BATH, UK: I paid a visit to the little City of Bath for the weekend recently; a town by American standards I suppose. For being somewhat small and remote place (think back to a time before National Rail), this little town made a huge reputation for itself. A day meandering the streets and walkways is all you need to understand what makes this unique spot in England so remarkable and special.
Known to many young girls from as far back as the 18th and 19th centuries, Jane Austen is one resident who makes Bath a destination place, setting at least three of her novels in Bath – Pride and Prejudice, Northanger Abbey and Persuasion. Today there are Jane Austen festivals and other tourism gimmicks set around the author’s life to entice a steady flow of her modern fan base. But Jane was not the only distinguished resident and a walk along the Royal Crescent will showcase not only the beautiful Georgian architecture, but a few blue plaques of the notable residents who once lived here.
If you want a peek inside one of the lovely townhouses on the Royal Crescent, perhaps pretend that you are a visitor of the 1700s and stopping in to see an old acquaintance, you can meander into No. 1 Royal Crescent. This museum is fairly typical in the content on display for a period home but you always find some oddity – like this mousetrap! I think we should bring these back in fashion in New York, where the rodent population very likely outnumbers the human population.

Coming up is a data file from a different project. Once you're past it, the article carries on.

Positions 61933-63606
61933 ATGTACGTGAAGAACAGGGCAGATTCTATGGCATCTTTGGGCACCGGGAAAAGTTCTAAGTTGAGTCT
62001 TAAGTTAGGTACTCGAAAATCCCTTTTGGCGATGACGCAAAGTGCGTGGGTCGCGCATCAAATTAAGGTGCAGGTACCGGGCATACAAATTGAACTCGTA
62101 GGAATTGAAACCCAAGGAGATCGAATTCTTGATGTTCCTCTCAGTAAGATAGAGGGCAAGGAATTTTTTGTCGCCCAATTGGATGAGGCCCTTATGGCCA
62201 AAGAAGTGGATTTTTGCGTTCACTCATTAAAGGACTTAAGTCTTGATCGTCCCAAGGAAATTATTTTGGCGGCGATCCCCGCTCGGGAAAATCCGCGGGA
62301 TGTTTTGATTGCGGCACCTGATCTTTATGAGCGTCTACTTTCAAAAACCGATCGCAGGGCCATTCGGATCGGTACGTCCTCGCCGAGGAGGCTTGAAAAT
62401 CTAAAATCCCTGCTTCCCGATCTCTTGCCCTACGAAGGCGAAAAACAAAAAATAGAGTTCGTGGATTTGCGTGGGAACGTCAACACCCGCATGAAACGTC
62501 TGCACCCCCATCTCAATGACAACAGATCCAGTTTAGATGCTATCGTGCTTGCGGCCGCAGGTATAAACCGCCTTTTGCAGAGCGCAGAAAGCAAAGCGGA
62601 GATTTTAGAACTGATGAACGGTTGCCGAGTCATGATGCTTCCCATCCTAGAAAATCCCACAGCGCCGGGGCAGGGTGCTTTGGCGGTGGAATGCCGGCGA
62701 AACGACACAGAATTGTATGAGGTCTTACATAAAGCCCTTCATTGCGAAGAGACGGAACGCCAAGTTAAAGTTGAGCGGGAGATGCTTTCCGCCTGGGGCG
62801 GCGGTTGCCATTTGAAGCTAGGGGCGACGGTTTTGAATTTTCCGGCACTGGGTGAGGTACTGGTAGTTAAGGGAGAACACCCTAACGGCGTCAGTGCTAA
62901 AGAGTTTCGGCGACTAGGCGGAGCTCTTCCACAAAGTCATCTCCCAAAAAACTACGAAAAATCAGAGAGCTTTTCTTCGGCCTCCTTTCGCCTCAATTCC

In the center of town passersby will no doubt come across the sight that gave Bath its name – the Roman Baths. Built around 2,000 years ago, and centered around the hot springs naturally occurring, the Romans incorporated their mythology with the surroundings by building a temple for the goddess Sulis Minerva.
There is a lot of history to explore in this tiny complex. Given the attribution of healing powers to the hot springs, this site has been in use right up to fairly modern times. One can visit the Pump Room after exploring the Bath and try the hot spa water at the fountain.
As it was a chilly weekend when I visited Bath, I made a point of stopping into the Fashion Museum. It’s permanent collection seemingly centered on the Georgian and Regency period, there were other modern pieces on display and the museum does a good job of keeping up with the times. Being American, where we are distanced from much of the elaborate European clothing of the 1700 and 1800s, I found myself drawn in particular to a court dress with its enormous undergarments. I can’t help to think about the functionality of this attire. I appreciate the beauty and artistry of the clothing but find it curious how fashion evolved to that, class distinction comes to mind, but there must but other reasons.
There are a number of other historical sights to visit. I took a few pictures whilst wandering around on foot, but there is a lot more to see. And if you are a Jane Austen fan, this is a really good blog about her novels, the period in which she wrote, and her life.